A nightclub tycoon’s £10,000 donation to Dundee’s new V&A museum was “snubbed” by bosses – because the businessman owns a lap dancing club.
Tony Cochrane, who runs Club Tropicana at Fat Sam’s in Dundee, said he was approached by an employee of Dundee City Council to get involved.
After an exchange of “nice emails” from two members of staff at the V&A, he completed a donations form and sent it off to them.
However, he was left stunned when the museum’s Director of Philanthropy & Partnerships, Derek Ferguson, emailed him back to say that “after careful consideration” he regretted they would be unable to accept a donation from him.
He said that was “due to the nature of some of your business interests being contradictory to V&A Dundee’s core aims and values”.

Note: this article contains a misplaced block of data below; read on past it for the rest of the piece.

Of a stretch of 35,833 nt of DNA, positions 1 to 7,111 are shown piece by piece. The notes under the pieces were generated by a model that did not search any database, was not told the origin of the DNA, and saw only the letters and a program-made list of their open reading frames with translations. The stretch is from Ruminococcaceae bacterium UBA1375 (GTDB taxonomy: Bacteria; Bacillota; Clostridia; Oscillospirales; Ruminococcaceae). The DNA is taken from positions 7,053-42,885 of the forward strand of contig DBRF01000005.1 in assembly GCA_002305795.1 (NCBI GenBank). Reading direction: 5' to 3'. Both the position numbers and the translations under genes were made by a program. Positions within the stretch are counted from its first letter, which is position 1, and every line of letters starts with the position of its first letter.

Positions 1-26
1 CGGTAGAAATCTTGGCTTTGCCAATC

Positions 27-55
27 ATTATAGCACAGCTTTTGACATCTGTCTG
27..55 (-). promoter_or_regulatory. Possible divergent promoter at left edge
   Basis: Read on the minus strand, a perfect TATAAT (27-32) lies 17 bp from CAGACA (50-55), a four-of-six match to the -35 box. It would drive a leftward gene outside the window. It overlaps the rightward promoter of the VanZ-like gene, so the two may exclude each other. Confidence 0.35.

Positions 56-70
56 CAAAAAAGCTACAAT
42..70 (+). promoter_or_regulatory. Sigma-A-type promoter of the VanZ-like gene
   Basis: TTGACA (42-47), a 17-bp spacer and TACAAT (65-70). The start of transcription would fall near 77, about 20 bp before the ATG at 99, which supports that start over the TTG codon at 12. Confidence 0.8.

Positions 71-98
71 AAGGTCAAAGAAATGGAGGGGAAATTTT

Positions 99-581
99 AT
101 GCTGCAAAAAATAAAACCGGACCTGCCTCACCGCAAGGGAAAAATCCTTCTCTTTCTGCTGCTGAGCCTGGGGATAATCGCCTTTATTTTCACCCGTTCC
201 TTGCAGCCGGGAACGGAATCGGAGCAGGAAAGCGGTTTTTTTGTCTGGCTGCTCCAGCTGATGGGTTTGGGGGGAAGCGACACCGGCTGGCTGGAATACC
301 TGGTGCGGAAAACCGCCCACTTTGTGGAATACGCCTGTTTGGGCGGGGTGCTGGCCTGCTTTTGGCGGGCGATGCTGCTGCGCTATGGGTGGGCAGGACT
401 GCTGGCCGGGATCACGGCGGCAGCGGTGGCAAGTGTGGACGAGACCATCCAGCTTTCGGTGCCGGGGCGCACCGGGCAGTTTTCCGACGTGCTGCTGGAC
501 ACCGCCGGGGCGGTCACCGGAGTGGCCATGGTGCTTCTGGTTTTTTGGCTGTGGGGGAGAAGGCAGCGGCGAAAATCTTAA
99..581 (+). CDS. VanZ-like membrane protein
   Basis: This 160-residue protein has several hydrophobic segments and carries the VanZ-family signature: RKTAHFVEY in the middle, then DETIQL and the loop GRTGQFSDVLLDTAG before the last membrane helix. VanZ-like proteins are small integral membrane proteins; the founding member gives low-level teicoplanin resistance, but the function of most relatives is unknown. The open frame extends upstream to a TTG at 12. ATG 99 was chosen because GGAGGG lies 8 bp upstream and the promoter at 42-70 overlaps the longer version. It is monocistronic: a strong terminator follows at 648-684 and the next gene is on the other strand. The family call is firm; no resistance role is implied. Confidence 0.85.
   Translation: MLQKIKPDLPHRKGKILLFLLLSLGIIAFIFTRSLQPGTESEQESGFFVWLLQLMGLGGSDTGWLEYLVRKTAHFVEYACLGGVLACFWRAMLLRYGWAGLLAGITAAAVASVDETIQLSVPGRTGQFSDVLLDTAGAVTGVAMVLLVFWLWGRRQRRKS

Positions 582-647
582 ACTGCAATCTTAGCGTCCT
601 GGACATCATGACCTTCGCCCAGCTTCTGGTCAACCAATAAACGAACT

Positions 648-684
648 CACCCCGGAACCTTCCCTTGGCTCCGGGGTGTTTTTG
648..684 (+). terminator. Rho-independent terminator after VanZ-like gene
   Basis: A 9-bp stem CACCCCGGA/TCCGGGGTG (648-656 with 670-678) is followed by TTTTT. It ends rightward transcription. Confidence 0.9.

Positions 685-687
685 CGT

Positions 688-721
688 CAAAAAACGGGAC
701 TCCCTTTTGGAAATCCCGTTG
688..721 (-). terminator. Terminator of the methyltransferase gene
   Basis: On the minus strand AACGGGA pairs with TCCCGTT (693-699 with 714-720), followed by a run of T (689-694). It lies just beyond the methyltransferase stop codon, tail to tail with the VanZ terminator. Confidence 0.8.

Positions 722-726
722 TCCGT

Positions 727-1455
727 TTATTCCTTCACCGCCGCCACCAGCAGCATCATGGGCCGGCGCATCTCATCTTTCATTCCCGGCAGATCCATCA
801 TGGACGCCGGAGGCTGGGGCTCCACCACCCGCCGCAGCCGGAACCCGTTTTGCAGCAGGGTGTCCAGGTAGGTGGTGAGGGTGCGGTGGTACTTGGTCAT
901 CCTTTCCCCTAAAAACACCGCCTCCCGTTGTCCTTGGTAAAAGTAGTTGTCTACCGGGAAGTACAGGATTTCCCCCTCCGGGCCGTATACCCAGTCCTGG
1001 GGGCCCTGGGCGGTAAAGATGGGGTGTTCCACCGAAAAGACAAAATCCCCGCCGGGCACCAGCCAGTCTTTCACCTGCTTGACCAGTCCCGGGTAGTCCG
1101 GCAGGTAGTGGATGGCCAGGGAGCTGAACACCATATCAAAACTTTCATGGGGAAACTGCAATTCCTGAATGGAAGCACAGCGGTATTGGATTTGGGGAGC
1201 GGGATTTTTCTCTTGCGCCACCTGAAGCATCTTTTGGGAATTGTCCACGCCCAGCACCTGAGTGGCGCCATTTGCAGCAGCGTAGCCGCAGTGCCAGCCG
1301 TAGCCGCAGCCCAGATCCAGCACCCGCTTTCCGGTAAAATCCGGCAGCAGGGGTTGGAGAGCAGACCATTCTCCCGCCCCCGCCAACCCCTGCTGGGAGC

Tony said that rejection was related to the Private Eyes strip joint he owns in Dundee’s city centre.
He said: “That took my breath away.”
Tony then emailed Mr Ferguson, saying he was “rather confused and annoyed” he was being portrayed as a person of ill repute.
He said the donation was to be from Fat Sam’s, an iconic nightclub and live music venue with a 35-year history in the city.
Mr Cochrane said he runs the only Scottish company to have nightclubs in every city in Scotland, with a chain of 14 venues, and has a partnership in a promotions company in Los Angeles with involvement with prestigious events including The Grammys, the Latin Grammys, Critics Choice Movie & Television Awards.
Tony said: “Our last charitable donation was to the Archie Foundation when we paid £12,000 for an Oor Wullie figure.
“We’ll now make a donation to another local charity.”
A spokesperson for V&A Dundee said: “V&A Dundee reviews donations in line with its aims as a charity, including advancing design and cultural creativity, education and citizenship. We may not accept donations if they do not match these criteria.”